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Home / Press Release / In Testimony, Massimino Urges Senators to Review Gorsuch Record on Separation of Powers, Judicial Review
March 23, 2017

In Testimony, Massimino Urges Senators to Review Gorsuch Record on Separation of Powers, Judicial Review

Washington, D.C.—In testimony today before the Senate Judiciary Committee, Human Rights First’s Elisa Massimino will urge senators to review the record of Judge Neil Gorsuch, nominee for Associate Justice for the Supreme Court, during his time at the Department of Justice (DOJ). Massimino’s testimony notes that during Judge Gorsuch’s tenure as a high-level official at the Justice Department, the agency defended the use of extraordinary measures—such as the use of torture and indefinite detention of detainees—without congressional authorization, arguing that the president has executive authority over such policies in the name of national security. This deference to the executive branch is particularly problematic in the face of statements made by President Trump advocating serious violations of basic rights, as well as disdain for the judiciary.

“Human Rights First has never supported or opposed a judicial nominee, and we do not do so today,” noted Massimino in her testimony. “Despite Judge Gorsuch’s professional and academic credentials, his record at the Department of Justice raises serious concerns about his judgment and fidelity to important constitutional principles—including checks and balances and respect for human dignity—that should be thoroughly addressed before you move his nomination forward.”

Human Rights First notes that Judge Gorsuch started at the DOJ in 2005, a year that represented a turning point in the fight against torture. While it is unclear what role Judge Gorsuch played in this sorry chapter, evidence has suggested that, at the least, he was uncurious and untroubled by the Bush Administration’s torture policies and appears to have helped to defend them.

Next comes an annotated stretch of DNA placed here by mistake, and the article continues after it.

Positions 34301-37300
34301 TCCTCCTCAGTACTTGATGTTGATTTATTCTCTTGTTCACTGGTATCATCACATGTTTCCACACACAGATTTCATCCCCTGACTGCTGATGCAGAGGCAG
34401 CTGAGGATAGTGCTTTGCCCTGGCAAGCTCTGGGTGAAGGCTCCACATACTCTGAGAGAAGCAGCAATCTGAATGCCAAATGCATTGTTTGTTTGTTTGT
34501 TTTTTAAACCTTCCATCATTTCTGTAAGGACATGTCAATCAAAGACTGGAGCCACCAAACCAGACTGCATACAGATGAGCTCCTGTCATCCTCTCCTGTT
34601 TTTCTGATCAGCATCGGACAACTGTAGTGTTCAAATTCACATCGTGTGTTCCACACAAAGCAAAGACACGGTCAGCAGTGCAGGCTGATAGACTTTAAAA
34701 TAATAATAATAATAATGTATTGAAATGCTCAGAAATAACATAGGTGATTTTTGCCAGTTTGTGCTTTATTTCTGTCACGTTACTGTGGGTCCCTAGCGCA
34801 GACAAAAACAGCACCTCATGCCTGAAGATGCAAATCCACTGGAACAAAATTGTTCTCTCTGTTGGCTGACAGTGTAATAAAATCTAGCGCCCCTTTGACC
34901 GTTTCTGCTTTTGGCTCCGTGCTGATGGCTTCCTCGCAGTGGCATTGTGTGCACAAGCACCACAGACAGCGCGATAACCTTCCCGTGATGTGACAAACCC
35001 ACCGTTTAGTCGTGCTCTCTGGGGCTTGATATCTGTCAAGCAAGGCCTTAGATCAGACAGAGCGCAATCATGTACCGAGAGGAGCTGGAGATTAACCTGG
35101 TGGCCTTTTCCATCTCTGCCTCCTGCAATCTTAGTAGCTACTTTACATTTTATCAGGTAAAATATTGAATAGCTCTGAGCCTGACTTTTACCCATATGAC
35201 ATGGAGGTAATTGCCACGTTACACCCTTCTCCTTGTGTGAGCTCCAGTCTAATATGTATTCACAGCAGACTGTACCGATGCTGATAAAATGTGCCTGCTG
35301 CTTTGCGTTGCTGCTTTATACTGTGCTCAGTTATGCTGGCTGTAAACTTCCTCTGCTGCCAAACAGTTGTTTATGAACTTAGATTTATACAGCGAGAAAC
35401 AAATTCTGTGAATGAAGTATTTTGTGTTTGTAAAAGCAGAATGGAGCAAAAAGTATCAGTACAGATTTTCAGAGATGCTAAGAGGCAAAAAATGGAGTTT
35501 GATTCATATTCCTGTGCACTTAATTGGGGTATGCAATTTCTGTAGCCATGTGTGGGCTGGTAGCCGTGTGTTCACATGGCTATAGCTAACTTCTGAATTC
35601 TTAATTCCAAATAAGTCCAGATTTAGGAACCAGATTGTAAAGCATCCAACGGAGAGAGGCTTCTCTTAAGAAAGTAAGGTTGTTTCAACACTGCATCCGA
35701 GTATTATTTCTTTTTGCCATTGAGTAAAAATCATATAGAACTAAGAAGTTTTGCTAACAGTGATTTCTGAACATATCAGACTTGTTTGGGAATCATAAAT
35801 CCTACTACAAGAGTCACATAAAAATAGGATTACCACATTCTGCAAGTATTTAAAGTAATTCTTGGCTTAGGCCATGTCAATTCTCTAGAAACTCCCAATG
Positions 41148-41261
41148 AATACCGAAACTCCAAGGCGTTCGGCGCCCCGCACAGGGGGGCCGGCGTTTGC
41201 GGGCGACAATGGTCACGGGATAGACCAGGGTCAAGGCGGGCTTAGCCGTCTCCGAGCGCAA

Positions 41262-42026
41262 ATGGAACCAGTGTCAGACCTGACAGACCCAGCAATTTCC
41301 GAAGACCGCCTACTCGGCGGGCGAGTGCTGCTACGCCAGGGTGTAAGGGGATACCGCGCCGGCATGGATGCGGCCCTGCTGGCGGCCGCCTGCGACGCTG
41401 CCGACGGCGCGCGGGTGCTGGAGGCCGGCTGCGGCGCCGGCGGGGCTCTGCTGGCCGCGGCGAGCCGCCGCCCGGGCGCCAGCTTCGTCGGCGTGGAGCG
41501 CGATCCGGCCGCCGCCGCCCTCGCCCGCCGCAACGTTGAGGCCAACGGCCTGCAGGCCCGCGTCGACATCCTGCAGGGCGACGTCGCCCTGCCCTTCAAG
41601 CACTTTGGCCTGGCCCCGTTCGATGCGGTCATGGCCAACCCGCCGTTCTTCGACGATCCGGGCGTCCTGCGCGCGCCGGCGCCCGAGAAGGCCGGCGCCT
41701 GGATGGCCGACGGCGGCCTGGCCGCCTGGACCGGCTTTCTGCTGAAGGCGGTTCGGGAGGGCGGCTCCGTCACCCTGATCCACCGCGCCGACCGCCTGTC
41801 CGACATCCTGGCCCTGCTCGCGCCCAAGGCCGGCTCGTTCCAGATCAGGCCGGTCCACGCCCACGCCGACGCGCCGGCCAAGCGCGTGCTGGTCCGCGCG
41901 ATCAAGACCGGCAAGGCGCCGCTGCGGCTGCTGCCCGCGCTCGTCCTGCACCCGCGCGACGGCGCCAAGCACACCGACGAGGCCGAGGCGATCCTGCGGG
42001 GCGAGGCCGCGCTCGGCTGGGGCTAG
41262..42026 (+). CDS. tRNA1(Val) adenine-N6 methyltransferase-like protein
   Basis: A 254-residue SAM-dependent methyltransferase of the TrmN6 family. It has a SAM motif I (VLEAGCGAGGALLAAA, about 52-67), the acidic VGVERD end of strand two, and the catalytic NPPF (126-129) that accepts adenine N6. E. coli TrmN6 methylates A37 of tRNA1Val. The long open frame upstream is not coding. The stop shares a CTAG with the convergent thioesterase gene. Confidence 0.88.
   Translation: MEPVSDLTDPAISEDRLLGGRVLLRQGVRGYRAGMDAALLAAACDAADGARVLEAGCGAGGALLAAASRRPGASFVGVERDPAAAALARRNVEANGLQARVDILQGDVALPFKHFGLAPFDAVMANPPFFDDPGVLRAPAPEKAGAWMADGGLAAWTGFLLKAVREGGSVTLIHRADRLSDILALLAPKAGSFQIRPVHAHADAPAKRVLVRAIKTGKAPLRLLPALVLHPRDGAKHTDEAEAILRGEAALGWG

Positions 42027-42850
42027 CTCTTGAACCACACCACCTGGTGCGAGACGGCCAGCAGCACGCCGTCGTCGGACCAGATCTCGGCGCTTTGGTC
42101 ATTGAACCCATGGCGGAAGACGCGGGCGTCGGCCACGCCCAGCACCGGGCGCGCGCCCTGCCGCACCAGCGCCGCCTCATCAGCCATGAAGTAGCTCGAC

“Judge Gorsuch joined the DOJ at the height of the public controversy over torture and cruel treatment of detainees, devoting his energies to defending these unlawful policies and advocating for ways the executive branch could minimize or eliminate judicial review and evade binding legal requirements,” added Massimino. “If there is a yet-to-be-revealed record of Mr. Gorsuch raising questions and concerns about these policies and the claims of executive power that were made by the Bush Administration at the time, this administration and Judge Gorsuch should make it public for senators to consider.”

The organization also urged senators to ascertain whether Judge Gorsuch agrees with and will follow the precedents of cases involving Guantanamo detainees, specifically cases he has been associated with in the past. While at DOJ, Judge Gorsuch troublingly claimed that the president has unreviewable power to determine whether the Geneva Conventions apply.

“The Senate must get to the bottom of these questions, because sooner or later—and I suspect it will be sooner—the Supreme Court will be called on to protect fundamental liberty, judicial independence, and separation of powers from a president who regards the rule of law as an annoyance,” concluded Massimino.

For more information or to speak with Massimino, contact Corinne Duffy at DuffyC@humanrightsfirst.org or 202-370-3319.